What: Shares of both Staples (NASDAQ:SPLS) and Office Depot (NASDAQ:ODP) tumbled on Wednesday after the office supply companies were blocked from merging. At 10:45 a.m. ET, Staples stock was down about 17%, while shares of Office Depot had fallen 39%.
So what: After a 15-month saga, a federal judge on Tuesday sided with the Federal Trade Commission and blocked the merger between Staples and Office Depot. The judge concluded that there was a reasonable probability that the merger between the two leading office supply companies would impair competition and lead to higher prices for large organizations.
Soon after the news broke, Staples announced that it was terminating the merger agreement. Staples will pay Office Depot a $250 million breakup fee and embark on a new plan to turnaround its business. Staples plans to cut $300 million of costs by the end of 2018, continue closing unproductive stores in North America, increase its focus on mid-market businesses with 10-200 employees, and explore strategic alternatives for its European operations. Office Depot will hold an investor conference call on May 16 to discuss its go-forward strategy.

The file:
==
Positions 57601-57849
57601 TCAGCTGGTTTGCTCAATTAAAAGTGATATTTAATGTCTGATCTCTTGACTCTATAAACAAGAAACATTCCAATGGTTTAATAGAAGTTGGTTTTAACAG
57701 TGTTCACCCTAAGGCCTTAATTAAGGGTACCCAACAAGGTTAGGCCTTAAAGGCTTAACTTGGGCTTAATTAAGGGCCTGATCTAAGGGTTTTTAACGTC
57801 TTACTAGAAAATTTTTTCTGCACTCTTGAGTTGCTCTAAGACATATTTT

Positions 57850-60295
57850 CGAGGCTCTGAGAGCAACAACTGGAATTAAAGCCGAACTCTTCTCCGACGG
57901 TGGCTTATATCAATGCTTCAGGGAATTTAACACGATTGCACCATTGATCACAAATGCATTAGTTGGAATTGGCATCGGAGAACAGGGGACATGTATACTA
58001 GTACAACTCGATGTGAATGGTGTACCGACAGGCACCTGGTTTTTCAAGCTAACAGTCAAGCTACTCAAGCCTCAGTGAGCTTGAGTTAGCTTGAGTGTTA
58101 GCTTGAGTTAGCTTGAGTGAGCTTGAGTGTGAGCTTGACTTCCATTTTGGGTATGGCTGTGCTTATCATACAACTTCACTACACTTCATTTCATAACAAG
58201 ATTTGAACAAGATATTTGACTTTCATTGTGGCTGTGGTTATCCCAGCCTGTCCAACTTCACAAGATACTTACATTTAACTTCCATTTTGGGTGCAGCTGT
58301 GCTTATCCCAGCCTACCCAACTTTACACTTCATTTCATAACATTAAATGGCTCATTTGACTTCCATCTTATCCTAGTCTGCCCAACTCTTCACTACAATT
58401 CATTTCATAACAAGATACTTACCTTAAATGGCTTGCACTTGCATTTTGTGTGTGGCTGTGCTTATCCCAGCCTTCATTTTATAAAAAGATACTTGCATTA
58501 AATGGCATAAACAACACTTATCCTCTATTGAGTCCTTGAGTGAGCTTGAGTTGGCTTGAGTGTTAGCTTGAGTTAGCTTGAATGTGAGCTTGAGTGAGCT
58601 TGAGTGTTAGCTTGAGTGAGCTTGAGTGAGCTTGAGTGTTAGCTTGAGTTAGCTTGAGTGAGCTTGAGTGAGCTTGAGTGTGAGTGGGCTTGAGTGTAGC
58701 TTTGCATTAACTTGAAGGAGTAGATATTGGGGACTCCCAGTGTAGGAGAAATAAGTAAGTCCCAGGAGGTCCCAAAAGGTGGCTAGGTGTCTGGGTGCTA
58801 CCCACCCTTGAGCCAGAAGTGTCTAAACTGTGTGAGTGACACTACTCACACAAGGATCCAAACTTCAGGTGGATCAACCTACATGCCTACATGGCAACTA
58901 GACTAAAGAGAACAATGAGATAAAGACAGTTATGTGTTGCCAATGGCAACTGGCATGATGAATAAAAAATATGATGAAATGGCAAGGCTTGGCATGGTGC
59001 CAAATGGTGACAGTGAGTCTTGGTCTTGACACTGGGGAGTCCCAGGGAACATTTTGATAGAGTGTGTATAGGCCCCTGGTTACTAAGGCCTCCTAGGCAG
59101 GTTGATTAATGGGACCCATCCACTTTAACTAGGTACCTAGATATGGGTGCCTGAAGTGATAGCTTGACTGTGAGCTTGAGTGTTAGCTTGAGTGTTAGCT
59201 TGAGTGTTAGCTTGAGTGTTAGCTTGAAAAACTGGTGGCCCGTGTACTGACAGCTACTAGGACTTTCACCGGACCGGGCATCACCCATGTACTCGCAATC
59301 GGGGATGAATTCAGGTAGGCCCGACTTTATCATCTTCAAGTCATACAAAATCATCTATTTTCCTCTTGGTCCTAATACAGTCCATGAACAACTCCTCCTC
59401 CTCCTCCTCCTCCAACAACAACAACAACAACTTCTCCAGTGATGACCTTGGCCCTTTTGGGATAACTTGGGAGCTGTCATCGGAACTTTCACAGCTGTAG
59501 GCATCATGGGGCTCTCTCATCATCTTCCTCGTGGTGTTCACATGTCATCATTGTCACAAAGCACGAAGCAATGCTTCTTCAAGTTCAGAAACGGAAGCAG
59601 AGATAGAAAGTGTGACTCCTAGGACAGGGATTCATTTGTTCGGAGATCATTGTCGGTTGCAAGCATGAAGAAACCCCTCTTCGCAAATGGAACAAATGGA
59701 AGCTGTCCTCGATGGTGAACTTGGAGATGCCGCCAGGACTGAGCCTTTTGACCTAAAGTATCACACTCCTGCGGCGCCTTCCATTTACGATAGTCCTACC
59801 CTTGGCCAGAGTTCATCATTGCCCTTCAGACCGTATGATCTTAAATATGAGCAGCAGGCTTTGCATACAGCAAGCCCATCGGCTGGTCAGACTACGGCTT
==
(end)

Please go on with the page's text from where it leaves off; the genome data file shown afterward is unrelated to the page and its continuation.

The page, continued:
Now what: Staples and Office Depot face plenty of competition in retail, but the commercial business is far less competitive. The looming threat of Amazon, currently a small player in the business-to-business market, wasn't enough to sway the judge to side with Staples and Office Depot.
Going forward, Staples is in a far better financial position than Office Depot. The company remains profitable, expected to generate around $600 million of free cash flow this year, and the balance sheet is in good shape, with just $1 billion of debt and $825 million of cash at the end of the fourth quarter.
Office Depot is far less profitable, with the company posting a $37 million free cash flow loss during 2015. Office Depot also has more debt than Staples, about $1.3 billion, despite its smaller size. With the merger dead, Office Depot is in a difficult situation.
Timothy Green has no position in any stocks mentioned. The Motley Fool owns shares of and recommends Amazon.com. Try any of our Foolish newsletter services free for 30 days. We Fools may not all hold the same opinions, but we all believe that considering a diverse range of insights makes us better investors. The Motley Fool has a disclosure policy.